Mica is a distinctive and common mineral which is used extensively in industry around the world. It can also be found as a silvery inclusion within other minerals an example of which is seraphinite. Traces of mica have been found in cave paintings dating back 40,000 to 10,000 years BC.
Part of a larger group known as silicate minerals or sheet silicates because it forms in distinctive layers, mica is relatively soft, flaky and light weight and both sheets and flakes are flexible. It's heat-resistant and doesn't conduct electricity and there are 37 different varieties of mica the most common of which includes muscovite and lepidolite.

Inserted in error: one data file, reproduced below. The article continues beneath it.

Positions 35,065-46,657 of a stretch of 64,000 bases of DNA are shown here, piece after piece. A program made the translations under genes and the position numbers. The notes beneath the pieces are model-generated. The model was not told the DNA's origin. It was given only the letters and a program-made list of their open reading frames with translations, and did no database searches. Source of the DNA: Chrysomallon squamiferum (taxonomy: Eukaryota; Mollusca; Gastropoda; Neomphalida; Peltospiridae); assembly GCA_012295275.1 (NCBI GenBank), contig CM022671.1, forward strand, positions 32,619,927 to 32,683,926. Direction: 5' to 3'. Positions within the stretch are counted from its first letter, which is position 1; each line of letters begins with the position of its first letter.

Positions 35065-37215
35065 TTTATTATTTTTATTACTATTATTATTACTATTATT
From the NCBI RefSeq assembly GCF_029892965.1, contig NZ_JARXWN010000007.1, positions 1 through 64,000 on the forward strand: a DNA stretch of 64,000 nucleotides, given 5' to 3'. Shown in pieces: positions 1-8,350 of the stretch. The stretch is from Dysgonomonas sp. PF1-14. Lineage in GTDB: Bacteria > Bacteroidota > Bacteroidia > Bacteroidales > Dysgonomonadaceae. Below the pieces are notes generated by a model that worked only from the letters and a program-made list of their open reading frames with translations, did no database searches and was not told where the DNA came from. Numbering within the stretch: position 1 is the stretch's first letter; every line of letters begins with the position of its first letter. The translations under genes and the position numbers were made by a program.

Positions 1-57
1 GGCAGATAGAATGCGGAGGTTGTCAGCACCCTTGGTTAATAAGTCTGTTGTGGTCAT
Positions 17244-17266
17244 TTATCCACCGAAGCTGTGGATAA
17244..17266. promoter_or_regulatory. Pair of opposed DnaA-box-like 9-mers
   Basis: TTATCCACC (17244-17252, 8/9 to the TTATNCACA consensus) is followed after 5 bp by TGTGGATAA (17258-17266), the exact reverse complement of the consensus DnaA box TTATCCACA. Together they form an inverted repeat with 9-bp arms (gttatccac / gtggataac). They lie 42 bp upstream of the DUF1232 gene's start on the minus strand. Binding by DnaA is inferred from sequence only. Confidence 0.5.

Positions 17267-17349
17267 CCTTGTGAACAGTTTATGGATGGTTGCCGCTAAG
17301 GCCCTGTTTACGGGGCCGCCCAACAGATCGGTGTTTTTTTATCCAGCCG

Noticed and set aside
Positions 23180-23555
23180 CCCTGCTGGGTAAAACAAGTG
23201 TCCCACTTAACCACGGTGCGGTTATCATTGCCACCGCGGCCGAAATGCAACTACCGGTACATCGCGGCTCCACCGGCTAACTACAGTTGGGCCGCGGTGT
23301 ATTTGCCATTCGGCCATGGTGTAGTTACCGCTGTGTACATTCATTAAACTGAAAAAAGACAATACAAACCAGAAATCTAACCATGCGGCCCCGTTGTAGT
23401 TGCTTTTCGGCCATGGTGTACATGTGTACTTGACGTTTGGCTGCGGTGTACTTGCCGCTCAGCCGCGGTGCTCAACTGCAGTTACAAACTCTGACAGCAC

The lustre of this piece of mica would best be described as being vitreous. Lustre is used to describe the sheen of a mineral's surface or the way that it interacts with the light. A mineral with a vitreous lustre will either have a glassy appearance or it may also be shiny or glossy.
Weight (grams): 88
Size (cms): 7.1 x 5.8 x 1.3